It has been a long-winded journey to get the draft Bill on Modern Slavery to the point that it has reached in the Lords this week.
Over three years ago I first sat in the House of Commons where the Labour MP Michael Connarty proposed a private members bill on eradicating modern slavery. Already then there was heated debate on what this would look like. Should it follow the California Transparency Supply Chain Act? How would it address concerns on cutting red tape for business? Would the bill refer to ‘slavery’ or ‘human trafficking’? Opinions were divided on many issues, other than the agreement that something had to be done to try and tackle the growing numbers of people caught in slavery and human trafficking in both the UK and across the globe.
All this came to naught as the coalition ‘talked it out of parliament’ in January 2013. Nonetheless, Michael Connarty did say, ‘whatever happens to my Bill today, it will come back’.
He was right.
Human trafficking has been getting more attention in the media and arguably was a result of the EU Directive on Human Trafficking the UK government had to return to the issue . A report published by the Coalition of Social Justice set out recommendations for tackling human trafficking and included a proposal to adopt a Modern Slavery Bill. A draft Bill was introduced in 2014.
What is interesting is how politics has got in the way of the overall objective of this Bill. Perhaps that is unsurprising but given that the rise in cases of human trafficking is exponential one would have thought that getting it right was more important than the pandering of egos that has taken place. There have been battles on many fronts about what this Bill should incorporate.
Stop the Traffik, a global NGO campaigning for the prevention of human trafficking advocated a simple addition to the wording on non-financial requirements under the Companies Act 2006. The suggestions was to simply add ‘including slavery and human trafficking in supply chains’ after the term ‘human rights’ . That’s right, there is already a requirement that listed companies report on human rights in their annual reports. The rationale for this stance was to provide business with consistency and certainty (companies have already had to start thinking of reporting on human rights issues), and, more importantly, it would place the obligation at the centre of the UK governance structure. The threat of personal liability for directors that have signed off incorrect or misleading information would also be an incentive to ensure that any disclosure is substantiated. Finance Against Trafficking, a not for profit working with business on raising awareness of human trafficking, supported this stance.
This approach was rejected by the Government. However, delving into Hansard transcripts it was apparent the inclusion of the ‘human rights’ provision in the Companies Act, was originally supposed include a reference to ‘supply chains’. Unfortunately, somewhere this got overlooked
Now we hear that this Bill is ‘the first of its kind’; it is unique and so forth However, the first draft of the Bill made NO mention of supply chains! This was only included after extensive lobbying by various NGOs.
What we have now is arguably no more than a slightly different version of the California Transparency Supply Chain Act, which is not even regarded as being a world class model to follow. The current draft’s core requirement is the inclusion of a ‘slavery statement’ by captured companies. There is no detail on what the turnover will be to capture companies. In addition, until its passage through Parliament, there was also no requirement for senior management or Directors to sign off the statement, the implication being that it could simply be drafted by the companies marketing department and uploaded onto the website. An amendment has been proposed to require directors to sign off the statement.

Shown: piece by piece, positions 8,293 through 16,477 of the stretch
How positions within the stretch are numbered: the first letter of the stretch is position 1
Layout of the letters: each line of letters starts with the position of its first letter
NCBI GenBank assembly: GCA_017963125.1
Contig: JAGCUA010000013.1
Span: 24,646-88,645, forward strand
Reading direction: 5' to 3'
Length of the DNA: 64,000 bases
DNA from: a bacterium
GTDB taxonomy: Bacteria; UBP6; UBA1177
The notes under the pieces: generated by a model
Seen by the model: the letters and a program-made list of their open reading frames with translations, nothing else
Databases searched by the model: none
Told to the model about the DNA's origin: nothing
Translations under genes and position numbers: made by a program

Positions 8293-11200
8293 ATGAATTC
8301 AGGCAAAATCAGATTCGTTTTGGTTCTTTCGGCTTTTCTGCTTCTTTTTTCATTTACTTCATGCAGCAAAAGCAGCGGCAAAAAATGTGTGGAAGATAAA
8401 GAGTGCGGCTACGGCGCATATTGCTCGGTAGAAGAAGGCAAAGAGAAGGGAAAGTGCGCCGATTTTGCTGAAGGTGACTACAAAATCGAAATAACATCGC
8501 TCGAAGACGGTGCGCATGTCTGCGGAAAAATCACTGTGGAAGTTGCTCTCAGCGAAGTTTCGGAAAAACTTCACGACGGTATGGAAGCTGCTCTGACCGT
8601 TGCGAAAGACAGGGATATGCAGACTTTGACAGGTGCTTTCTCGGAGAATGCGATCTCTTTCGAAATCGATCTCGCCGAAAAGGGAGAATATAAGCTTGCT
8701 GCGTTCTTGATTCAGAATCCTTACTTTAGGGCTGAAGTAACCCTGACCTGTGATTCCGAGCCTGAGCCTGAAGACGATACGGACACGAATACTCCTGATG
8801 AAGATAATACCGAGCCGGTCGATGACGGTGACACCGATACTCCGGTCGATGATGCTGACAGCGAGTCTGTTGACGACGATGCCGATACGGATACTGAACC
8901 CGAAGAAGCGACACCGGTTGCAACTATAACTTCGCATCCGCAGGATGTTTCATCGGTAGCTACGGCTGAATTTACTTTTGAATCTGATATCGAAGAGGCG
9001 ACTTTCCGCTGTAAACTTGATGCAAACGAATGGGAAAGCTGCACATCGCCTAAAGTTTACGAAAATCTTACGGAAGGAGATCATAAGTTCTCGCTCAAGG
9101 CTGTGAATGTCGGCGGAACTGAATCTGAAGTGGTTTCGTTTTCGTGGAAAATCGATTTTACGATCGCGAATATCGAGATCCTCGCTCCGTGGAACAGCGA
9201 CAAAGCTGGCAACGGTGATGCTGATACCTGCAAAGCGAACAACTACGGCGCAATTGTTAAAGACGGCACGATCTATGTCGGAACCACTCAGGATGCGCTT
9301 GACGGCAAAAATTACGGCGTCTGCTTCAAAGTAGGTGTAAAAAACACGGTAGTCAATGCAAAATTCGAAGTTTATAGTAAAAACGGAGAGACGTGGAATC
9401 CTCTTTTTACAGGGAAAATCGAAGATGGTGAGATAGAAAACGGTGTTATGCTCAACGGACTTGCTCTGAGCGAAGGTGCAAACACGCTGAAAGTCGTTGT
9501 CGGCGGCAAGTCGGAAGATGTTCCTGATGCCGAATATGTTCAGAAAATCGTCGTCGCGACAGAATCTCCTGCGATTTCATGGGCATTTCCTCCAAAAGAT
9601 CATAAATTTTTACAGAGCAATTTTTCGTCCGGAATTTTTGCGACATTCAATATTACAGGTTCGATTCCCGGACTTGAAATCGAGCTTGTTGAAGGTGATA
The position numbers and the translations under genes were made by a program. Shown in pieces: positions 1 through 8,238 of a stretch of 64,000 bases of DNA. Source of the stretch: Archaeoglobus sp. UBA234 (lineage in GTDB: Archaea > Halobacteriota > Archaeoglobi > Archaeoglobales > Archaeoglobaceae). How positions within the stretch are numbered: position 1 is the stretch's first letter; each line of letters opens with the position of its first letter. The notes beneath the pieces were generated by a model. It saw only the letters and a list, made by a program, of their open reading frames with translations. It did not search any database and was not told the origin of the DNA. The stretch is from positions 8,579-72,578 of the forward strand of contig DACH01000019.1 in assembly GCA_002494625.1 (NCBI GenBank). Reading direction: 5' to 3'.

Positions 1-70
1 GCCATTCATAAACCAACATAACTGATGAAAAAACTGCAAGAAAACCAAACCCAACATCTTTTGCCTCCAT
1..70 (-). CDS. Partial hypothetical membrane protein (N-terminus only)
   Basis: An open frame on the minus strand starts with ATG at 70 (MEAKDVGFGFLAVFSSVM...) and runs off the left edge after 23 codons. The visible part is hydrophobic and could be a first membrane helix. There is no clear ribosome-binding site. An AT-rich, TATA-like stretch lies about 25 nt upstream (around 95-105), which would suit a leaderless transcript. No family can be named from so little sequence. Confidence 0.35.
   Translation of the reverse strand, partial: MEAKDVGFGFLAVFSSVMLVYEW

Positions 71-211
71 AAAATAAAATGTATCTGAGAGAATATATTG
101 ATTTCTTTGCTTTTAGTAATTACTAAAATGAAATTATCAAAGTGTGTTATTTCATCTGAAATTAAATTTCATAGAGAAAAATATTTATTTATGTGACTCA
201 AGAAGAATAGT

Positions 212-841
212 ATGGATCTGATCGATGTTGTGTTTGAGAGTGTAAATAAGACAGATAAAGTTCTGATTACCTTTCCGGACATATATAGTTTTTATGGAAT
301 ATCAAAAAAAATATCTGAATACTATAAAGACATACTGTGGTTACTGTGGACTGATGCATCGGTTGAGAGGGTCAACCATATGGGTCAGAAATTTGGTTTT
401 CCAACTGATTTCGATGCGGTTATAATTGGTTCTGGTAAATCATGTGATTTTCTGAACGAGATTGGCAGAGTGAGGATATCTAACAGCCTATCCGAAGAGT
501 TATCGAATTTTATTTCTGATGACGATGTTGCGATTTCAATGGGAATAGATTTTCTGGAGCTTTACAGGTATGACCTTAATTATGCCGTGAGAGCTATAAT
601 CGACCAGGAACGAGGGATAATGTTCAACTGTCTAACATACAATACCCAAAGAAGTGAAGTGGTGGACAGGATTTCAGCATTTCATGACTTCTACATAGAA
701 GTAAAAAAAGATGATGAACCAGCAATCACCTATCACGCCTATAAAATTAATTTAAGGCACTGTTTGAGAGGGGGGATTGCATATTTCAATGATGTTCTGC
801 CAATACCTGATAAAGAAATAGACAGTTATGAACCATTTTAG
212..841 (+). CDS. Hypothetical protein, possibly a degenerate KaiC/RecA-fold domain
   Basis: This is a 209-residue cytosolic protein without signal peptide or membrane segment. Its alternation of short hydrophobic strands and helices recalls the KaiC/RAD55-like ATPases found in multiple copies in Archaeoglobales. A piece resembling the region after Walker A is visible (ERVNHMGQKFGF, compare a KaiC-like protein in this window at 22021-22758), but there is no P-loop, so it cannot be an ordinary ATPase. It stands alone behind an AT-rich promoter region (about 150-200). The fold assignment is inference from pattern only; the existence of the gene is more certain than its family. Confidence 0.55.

Yet another consultation is being run on the current draft Bill. The Government is seeking views on the turnover threshold that should be applied to capture certain companies.. Interestingly, the proposed detail to be included in the ‘slavery statement’ are no more stringent than those requirements set out in the UK Companies Act. All the more reason to amend the Companies by including only one sentence! Instead, legislators seem to be opting for more confusion, duplication and, perhaps the most frustrating point of all, a separate requirement that can simply be dealt with by setting out a vague statement on a website. Although arguably if director’s are going to have to sign it off they may apply their mind to the statement.
What is causing even more uncertainty is that the Bill should receive Royal Assent prior to the General Election; however, the consultation on threshold closes on that same day. This presumably means further clarifying legislation and guidance will be required.
So, will se see more transparency? Perhaps we might see companies seeking to take a leadership position on this. There might be companies that decide to include this as part of their human rights work and we would recommend that this is what should happen. Who knows, we might even see Directors taking this seriously.
But we will just as likely not see any of that -only some half-hearted marketing statement with no real accountability to shareholders and stakeholders alike.
The verdict is out as to whether this legislation will prove to be a game changer. One thing is for sure: if it does disrupt some of the human trafficking networks and activities then it will indeed be heralded as a success and a key piece of legislation internationally.
For an overview of the Modern Slavery Bill and how this could affect your business click here.
Want to have your say? There is still time to give your feedback and share your insight with government under the most recent consultation. See here.
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